As you note, this is very resonant with Fred Moten’s theorization of ante-origin, and Fred Moten is a major influence on this book and all my work. He was on my dissertation committee at Duke and even before that his writing was useful to my own exploration of Black maternal meaning. What is so important about that work for me is the fugitive positioning it allows. Spill is not written from a perspective that merely watches Black women respond and respond to multiple forms of oppression. It is written from a perspective that demonstrates how all these forms of oppression, all these discourses and traps, all the lies and lashes are in response to the threatening, pre-existing, creative Blackness that Black women not only emerge from, but also nourish and perpetuate as the most obvious purveyors (but not the only purveyors) of the dark feminine energy capitalism can’t stand.

It is very similar to the refusal in the poem by Williams. I am before that. Except that as Hortense Spillers would guide us to note, the way back cannot follow patriarchal norms. “I am not the son of sha-clack-clack” might want to imply that I am in fact not the son at all, I am the father. I am the father of my own destiny. Spillers and Moten both trouble this form of reaching back to a known origin point, maybe Africa. Instead I am interested in that particular moment in Spill in listening to she who is called sha-clack-clack herself. Sha-clack-clack as the misnaming of the mother, added in with the list Spillers offers in the beginning of “Mama’s Baby, Papa’s Maybe.” Sha-clack-clack as the mispronunciation, the inappropriate stalling of a Black woman’s name. And how many of my sisters have names that do start with “Sha–”—lifeforce in the Yoruba language, an invitation to breathe in any tongue? What if “before that” came and told us who she was, where she was, how she was today? Where would the conversation lead then?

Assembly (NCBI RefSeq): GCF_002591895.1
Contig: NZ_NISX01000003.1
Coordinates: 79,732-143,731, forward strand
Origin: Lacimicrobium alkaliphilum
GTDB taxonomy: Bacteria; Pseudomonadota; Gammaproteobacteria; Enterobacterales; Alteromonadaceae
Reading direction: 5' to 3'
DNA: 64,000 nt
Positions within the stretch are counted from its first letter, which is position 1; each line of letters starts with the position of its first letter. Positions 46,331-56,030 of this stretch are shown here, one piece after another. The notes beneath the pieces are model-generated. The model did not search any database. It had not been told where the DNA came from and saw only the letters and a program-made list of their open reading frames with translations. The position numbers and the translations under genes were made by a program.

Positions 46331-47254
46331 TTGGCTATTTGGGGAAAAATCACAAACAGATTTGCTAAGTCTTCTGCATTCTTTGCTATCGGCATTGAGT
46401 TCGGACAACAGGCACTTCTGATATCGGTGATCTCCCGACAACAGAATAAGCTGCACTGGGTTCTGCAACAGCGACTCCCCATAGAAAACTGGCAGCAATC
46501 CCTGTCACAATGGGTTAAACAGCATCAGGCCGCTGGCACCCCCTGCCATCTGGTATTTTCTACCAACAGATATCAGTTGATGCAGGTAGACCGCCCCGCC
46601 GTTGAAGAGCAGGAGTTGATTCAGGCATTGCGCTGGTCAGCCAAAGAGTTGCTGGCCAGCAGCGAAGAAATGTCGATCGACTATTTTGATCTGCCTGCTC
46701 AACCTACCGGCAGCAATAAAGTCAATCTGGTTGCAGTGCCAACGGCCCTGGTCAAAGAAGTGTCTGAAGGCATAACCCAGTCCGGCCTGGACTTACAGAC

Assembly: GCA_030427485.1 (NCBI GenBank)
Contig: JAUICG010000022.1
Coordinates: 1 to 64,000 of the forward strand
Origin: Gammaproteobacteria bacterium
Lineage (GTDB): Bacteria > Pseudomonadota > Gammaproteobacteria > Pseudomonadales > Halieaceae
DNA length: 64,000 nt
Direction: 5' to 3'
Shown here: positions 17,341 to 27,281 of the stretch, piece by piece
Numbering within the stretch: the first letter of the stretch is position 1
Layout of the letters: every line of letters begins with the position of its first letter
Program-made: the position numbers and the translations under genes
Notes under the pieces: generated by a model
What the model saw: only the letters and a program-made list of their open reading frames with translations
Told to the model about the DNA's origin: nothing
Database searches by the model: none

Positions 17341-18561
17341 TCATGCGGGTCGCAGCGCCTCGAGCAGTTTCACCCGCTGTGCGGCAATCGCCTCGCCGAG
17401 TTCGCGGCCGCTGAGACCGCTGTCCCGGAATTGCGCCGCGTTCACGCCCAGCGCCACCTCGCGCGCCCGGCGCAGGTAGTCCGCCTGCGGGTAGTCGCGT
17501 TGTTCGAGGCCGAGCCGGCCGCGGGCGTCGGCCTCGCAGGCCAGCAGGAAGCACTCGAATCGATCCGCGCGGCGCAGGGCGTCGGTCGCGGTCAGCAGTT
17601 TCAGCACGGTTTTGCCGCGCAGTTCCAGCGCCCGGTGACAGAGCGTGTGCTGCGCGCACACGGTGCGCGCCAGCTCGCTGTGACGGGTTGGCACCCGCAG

And yes. It is a threat. It is the threat the world we think we know (the world we know to think) is built to deny and evade. Is it working? What is dangerous, what is fugitive about Black women is the evidence of a life more guided by a relationship to that dark feminine creative energy that precedes and forever exceeds capitalism and other forms of violence. Who is being punished, ridiculed again and again in this society? The person who cares more about Black life than anything. Cares more about Black life than about being understandable. Cares more about Black life than about being compensated. Cares more about Black life than about respectability, even Black respectability. Cares more about Black life than about how much it hurts. Cares more about Black life than about what is sold to us as life, defined against Blackness. And the life you live when that relationship is first and last, on purpose, or by accident, whether you are a Black woman or not, is a Black feminist fugitive life.